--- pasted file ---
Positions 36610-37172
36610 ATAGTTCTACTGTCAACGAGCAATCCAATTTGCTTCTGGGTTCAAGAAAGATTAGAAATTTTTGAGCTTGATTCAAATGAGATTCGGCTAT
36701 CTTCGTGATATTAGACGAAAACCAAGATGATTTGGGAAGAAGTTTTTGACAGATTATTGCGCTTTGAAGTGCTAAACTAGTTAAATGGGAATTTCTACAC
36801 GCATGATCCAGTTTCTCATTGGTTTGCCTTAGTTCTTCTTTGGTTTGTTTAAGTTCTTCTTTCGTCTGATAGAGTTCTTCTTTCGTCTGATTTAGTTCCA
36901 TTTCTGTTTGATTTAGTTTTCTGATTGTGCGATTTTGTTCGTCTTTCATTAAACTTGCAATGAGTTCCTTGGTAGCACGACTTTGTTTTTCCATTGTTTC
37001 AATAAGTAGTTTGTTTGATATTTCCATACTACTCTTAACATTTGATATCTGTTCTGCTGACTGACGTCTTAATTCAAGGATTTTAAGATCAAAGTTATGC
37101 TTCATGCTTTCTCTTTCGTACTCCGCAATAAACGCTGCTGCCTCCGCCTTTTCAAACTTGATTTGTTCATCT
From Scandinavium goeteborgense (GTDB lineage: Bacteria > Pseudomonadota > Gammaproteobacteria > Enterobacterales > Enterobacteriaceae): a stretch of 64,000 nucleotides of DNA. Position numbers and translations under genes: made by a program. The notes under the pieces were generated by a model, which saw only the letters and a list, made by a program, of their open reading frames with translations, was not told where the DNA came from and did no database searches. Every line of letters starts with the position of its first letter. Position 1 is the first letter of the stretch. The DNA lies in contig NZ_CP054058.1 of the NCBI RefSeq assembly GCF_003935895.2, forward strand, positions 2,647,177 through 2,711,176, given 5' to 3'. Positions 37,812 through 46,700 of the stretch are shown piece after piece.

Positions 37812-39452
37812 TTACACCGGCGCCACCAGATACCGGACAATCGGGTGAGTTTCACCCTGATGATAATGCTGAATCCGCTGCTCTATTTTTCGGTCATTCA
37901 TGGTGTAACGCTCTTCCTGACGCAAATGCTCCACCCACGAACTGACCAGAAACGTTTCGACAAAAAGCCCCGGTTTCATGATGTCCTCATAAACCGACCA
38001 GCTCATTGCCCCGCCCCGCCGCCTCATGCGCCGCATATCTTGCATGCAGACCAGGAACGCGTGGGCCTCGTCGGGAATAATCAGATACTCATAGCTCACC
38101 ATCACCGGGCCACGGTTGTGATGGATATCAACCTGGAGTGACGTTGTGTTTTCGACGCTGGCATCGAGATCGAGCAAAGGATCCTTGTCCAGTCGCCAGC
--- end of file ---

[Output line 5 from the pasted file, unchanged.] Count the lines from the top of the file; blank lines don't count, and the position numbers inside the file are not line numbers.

36901 TTTCTGTTTGATTTAGTTTTCTGATTGTGCGATTTTGTTCGTCTTTCATTAAACTTGCAATGAGTTCCTTGGTAGCACGACTTTGTTTTTCCATTGTTTC